Author: Frank Herbert
Dune is pretty much seen as one of the, if not the, seminal pieces of science fiction literature. Unfortunately, this raises the expectations of the reader and ultimately, it failed to live up to mine. The plot follows House Atredies who are sent to govern Arrakis — a desert planet that produces the most valuable commodity: melange. They have taken over from House Harkonnen but the Baron Vladimir Harkonnen has set up the Duke Atredies to be assassinated.
The first quarter, even the first half of the novel was fine; Herbert does a fine job of setting up an intriguing plot that gives you hope that it’ll lead to something. There’s not much tension — you’re pretty much told what we’ll happen — and the constant forays into characters’ thoughts come across as corny. They reminded me of those bad American soap operas where you can actually hear the character think. The novel is a strange sort of mixture of science fiction and fantasy and Herbert does a good job of describing this futuristic cum medieval court setting. And it is impressive world-building that he created even if it’s pretty much everything but the kitchen sink. For a stunningly better written novel that takes place in a quasi-medieval setting look no further than A Canticle for Leibowitz.
However, once the assassination of Duke Leo Atredies takes place and Paul and his mother have escaped into the desert the story delves into a myriad of slop. Herbert obviously did a lot of research; there’s things about mediation, psychology, religion, anthropology, but it all comes across as if he just threw it all in without much thought of what it’s doing there. I know people will probably say that it’s a highly intelligent novel and I’m sure Herbert was a clever guy but I just never got the impression that the novel was anything other than a run-of-the-mill hero narrative. The plot really isn’t very complex and often it seems the only reason it is perceived as being this labyrinth story is because Herbert does a poor job of explaining anything. I’m not a great fan of appendixes and glossary in fiction because it often seems like the author isn’t a good enough writer to weave the information into the main story.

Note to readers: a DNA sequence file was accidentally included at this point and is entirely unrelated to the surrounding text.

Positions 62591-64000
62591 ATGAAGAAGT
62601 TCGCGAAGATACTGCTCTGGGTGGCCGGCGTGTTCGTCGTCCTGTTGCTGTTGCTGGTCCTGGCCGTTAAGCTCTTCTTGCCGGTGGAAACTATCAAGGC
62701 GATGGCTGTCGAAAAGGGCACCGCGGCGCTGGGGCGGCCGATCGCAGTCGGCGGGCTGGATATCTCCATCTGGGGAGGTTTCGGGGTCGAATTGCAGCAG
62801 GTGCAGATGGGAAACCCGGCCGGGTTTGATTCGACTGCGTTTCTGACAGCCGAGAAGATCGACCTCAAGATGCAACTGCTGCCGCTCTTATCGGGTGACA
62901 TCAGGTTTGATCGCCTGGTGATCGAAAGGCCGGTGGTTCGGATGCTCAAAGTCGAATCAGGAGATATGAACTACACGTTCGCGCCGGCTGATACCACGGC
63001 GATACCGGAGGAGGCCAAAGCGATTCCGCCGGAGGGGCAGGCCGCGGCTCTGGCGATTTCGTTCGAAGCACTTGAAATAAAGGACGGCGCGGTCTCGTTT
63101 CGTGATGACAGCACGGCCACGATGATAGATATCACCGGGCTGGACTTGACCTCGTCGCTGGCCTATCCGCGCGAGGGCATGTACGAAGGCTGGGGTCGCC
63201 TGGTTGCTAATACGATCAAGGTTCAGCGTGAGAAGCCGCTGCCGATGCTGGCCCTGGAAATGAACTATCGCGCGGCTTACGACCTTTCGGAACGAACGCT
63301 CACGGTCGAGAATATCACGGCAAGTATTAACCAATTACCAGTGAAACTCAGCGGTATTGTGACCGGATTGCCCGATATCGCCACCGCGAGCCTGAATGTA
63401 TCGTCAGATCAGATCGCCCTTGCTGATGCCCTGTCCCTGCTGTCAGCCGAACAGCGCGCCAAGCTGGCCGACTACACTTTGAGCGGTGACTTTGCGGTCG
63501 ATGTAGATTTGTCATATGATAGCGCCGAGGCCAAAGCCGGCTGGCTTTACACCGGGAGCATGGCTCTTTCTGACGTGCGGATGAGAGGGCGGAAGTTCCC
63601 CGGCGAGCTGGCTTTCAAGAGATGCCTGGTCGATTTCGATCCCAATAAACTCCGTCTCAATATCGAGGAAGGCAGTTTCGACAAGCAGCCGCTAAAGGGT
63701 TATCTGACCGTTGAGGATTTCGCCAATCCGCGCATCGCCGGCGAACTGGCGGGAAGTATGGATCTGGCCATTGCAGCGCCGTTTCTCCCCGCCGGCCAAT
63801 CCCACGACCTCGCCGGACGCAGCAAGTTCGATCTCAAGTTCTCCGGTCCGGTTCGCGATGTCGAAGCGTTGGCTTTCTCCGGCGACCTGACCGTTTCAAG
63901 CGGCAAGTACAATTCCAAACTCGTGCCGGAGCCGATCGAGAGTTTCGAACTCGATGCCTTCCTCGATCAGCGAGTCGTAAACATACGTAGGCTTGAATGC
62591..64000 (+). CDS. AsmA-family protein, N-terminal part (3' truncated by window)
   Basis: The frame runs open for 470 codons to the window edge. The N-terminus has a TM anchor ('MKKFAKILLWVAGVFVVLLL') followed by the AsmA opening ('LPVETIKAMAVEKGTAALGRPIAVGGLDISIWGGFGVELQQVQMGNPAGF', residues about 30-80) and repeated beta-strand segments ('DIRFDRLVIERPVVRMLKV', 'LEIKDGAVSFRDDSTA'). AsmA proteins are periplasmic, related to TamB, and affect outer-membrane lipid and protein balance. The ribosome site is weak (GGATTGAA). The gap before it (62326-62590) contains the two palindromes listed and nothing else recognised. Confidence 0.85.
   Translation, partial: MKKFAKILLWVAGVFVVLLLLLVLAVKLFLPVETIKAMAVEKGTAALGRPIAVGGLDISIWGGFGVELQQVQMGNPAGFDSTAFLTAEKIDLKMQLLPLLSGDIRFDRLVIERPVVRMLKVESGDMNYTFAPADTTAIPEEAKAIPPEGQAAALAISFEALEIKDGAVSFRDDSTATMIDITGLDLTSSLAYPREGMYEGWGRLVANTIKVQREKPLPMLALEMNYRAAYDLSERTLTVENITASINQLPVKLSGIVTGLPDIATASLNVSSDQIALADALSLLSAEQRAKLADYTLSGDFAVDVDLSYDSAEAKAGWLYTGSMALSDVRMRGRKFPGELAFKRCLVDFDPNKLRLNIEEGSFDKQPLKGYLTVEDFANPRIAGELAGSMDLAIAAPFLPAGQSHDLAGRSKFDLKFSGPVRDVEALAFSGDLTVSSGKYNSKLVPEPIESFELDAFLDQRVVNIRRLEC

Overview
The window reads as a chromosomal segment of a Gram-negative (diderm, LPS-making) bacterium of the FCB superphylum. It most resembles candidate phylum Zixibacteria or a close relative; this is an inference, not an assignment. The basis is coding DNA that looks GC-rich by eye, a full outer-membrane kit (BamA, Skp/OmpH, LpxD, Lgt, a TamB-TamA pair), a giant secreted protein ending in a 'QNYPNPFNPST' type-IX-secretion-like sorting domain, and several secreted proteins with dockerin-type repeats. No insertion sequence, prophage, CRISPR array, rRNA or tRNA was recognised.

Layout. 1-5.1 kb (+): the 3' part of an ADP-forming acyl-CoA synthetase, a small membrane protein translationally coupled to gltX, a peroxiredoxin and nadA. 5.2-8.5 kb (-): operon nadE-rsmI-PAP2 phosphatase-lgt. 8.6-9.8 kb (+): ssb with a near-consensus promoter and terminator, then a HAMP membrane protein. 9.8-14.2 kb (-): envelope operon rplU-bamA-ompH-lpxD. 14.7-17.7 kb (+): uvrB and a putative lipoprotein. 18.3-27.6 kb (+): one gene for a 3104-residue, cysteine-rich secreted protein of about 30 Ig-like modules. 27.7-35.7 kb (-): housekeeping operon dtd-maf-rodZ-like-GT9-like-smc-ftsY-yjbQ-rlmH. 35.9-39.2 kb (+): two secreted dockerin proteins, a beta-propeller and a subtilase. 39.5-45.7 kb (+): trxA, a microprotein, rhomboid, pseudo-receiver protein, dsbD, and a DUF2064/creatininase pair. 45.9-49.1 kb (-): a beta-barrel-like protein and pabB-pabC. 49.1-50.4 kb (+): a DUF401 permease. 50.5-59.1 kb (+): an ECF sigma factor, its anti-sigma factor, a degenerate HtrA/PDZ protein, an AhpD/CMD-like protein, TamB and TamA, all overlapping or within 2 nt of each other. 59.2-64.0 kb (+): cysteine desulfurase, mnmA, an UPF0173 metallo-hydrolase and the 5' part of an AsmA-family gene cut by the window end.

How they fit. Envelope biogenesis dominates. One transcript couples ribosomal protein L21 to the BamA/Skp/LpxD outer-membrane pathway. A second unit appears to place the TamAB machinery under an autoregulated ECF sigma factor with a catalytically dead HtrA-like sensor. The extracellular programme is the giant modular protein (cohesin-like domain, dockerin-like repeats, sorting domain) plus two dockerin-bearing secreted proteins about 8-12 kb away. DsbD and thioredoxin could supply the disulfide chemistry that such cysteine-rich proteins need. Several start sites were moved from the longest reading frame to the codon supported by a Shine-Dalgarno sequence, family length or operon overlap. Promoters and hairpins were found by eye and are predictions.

None of the characters amounted to anything other than one-dimensional. You can’t identify with anyone because, even when we can read their thoughts, Herbert always keeps them at a distance. Paul and Jessica’s frame of reference is too wishy-washy to hold onto and the other characters never get a chance to do anything but move the plot along. Paul comes across as an obnoxious, whiny brat that you fail to see why anyway would want to follow him. Herbert said that one of the themes of Dune was humanity’s tendency to follow a charismatic leader. Yet, Herbert wrote Paul as so anti-charismatic that this idea becomes laughable.
Plus, it’s pretty much a simple case of good guys versus bad guys. The Harkonens are your typical “Hollywood” bad guys. They are gluttonous, murderous, deviants. The Baron Harkonen can’t be just a man who wants power (or something, his motivation is unclear) he has to be fat and a homosexual. The Attredies are essentially honourable and a decent lot. The Fremen who are supposed to be these mystical, “one with the desert” nomads are your typical kind of hocus-pocus foreign types. I always have my misgivings whenever an author appropriates a foreign language — in this case, Arabic — because it’s mostly used as a way to mysticise them. Herbert often sprinkles in Arabic or faux-Arabic to create some semblance of mystique about these people.
In the end, I’m really not sure why I actually finished this novel. I can understand why people would love the novel but it just didn’t do anything for me. Plus, it’s far too po-faced for me. There is no humour, no laughter just a endless sludge through a world of miserable poo-poo heads.